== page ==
The Emperor is an equal delegate of the masculine aspect of nature to the Empress. He is considered to be her husband symbolizing also the creative process but not that of the sentiments but that of human determination. His world is filled with power and authority and not so much love.
His card is under the number four, a sign of the four elements (fire, water, earth, and air), the four seasons and the four rivers of the Garden of Eden.
It also signifies the cosmic Law and order under the square logic of an earthly system of values. His most intense qualities are logic, motivation and the representation of human life on earth, the symbol of ancient patriarchal societies.
In ancient Greek mythology, he is associated with the God Uranus that married the Goddess earth. Together they created the cosmos. The Emperor also has the power to create order from chaos and his energies work in parallel with those of his wife.
He is able to control all the physical and human restraints and he can rule using enduring patience and effort. He is a product of his environment and therefore he is using his senses as a tool for judgment. His decency and trust on real life events help him become the center of attention. He is eager to act on time using his rational thought and has complete authority over anything material as it is his creation. His powers even though they are those of a mortal are activating and developing all life around him. Stability, progress and impulsive achievements are the elements that could describe the Emperor briefly. He is a supporter for justice even under the risk of personal danger. His powers though are not limited to that; he can also offer advice and help others as much as possible to set direction.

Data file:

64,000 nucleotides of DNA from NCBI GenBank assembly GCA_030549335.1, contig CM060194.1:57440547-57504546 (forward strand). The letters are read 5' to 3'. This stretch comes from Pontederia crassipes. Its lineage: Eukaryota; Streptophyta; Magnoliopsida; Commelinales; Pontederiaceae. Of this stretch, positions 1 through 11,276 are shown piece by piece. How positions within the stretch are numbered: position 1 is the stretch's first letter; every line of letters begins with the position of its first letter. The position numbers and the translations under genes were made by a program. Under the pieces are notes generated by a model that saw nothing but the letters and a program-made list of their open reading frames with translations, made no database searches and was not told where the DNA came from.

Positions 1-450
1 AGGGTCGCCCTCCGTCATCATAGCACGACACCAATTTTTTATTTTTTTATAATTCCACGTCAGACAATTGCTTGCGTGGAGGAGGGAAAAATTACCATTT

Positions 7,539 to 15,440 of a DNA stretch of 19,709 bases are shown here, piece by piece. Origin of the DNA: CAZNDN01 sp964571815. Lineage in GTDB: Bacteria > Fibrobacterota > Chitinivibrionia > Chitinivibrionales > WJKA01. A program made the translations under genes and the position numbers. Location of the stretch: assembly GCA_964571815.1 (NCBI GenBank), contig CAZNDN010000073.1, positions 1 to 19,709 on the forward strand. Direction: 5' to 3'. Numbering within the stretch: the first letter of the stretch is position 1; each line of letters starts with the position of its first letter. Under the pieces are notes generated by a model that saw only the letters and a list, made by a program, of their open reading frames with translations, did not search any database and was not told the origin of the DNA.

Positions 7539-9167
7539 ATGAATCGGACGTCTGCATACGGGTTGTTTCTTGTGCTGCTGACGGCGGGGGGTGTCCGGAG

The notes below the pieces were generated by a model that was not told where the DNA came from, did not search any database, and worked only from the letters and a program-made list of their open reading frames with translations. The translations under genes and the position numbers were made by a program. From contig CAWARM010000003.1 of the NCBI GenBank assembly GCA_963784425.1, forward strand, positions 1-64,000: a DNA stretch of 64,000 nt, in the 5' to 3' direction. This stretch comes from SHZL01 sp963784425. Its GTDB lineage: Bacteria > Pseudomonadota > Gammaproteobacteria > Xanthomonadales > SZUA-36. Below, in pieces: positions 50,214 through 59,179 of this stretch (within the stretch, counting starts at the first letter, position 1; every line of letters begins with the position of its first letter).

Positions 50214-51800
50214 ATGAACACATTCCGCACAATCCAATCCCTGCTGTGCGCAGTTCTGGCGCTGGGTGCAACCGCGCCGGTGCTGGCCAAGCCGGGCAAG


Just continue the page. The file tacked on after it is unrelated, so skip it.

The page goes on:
Sitting on his throne, wearing a garment that looks like it is designed for ritual purposes, the Emperor is emphasizing the idea of authority and control. His masculine side, on the right, is signified by the Egyptian cross of life, a sign of male supremacy, the force for creating and maintaining everything that he constructs. His feminine side on the left is represented by a golden sphere, the symbol for the awareness of all of nature’s laws. It encourages him to organize and create systems of values. The balance of these two elements, spirit and mater, can help him achieve authority based on justice. His infertile surroundings are used metaphorically as a desolate masculinity that can only be fertilized by the grace of feminine refined virtues, those of the Empress.
When his figure appears in a Tarot reading it matches a fatherly figure that has great influence on the person interested. It is interpreted as stability, courage, protection, actualization, paternal assistance and power based on good intentions. It also emphasizes the need for mental dominance over sentimental decisions when it is necessary. This card suggests the essentiality for focus and concentration of the mind and the ability to control oneself. The emperor brings confidence and assertiveness. On the negative side if he appears placed upside down, he is a torturing tyrant and implies authority in its worst patriarchal form. His authority makes others dependent on him. The abuse of power over others is a concept that is usually present when the Emperor is reversed. It can also indicate lack of self-control, ambition and the ability to have any form of order in life. Chaos dominates structure and the reversed emperor is denoting the inability to deal with any kind of authority.